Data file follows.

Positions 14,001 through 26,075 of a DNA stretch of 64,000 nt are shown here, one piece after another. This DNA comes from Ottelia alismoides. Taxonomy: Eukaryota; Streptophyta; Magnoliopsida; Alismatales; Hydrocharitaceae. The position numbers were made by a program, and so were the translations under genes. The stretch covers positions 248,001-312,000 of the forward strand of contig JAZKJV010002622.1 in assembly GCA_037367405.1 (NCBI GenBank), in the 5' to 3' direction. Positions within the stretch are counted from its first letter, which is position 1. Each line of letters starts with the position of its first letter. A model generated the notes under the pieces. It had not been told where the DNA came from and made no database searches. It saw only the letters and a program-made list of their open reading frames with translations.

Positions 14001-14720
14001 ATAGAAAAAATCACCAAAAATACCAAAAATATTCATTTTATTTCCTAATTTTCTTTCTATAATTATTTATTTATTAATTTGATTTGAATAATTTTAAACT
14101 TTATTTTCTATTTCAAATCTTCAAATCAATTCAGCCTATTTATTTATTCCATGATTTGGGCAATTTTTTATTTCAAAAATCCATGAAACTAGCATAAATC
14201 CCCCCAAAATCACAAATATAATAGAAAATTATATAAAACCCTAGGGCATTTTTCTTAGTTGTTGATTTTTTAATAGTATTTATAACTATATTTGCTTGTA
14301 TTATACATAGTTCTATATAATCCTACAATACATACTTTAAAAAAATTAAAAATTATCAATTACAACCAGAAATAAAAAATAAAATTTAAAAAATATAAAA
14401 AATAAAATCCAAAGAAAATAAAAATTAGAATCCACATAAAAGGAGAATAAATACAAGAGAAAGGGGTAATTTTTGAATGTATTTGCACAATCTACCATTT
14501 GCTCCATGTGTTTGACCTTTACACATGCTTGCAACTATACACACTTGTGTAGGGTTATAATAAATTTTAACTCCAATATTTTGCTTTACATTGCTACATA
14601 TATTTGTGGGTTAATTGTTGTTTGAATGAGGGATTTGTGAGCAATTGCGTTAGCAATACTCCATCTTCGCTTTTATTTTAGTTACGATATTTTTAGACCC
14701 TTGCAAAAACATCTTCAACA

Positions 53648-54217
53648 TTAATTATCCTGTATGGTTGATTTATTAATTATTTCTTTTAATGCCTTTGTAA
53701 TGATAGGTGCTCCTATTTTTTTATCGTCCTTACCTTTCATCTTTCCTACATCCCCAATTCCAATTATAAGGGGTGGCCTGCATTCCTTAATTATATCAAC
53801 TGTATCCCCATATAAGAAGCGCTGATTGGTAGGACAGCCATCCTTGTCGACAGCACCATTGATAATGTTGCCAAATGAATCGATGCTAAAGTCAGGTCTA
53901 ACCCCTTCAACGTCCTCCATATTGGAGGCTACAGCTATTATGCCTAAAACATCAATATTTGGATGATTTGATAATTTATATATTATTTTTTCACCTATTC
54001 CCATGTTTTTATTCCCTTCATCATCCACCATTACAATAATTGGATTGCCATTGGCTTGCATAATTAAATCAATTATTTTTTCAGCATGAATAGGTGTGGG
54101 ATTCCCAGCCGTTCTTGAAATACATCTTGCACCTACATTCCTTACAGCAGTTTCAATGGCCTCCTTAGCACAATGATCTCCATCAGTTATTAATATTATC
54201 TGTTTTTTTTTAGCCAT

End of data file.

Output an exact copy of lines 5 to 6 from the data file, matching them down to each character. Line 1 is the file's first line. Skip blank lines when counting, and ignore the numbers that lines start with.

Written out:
14201 CCCCCAAAATCACAAATATAATAGAAAATTATATAAAACCCTAGGGCATTTTTCTTAGTTGTTGATTTTTTAATAGTATTTATAACTATATTTGCTTGTA
14301 TTATACATAGTTCTATATAATCCTACAATACATACTTTAAAAAAATTAAAAATTATCAATTACAACCAGAAATAAAAAATAAAATTTAAAAAATATAAAA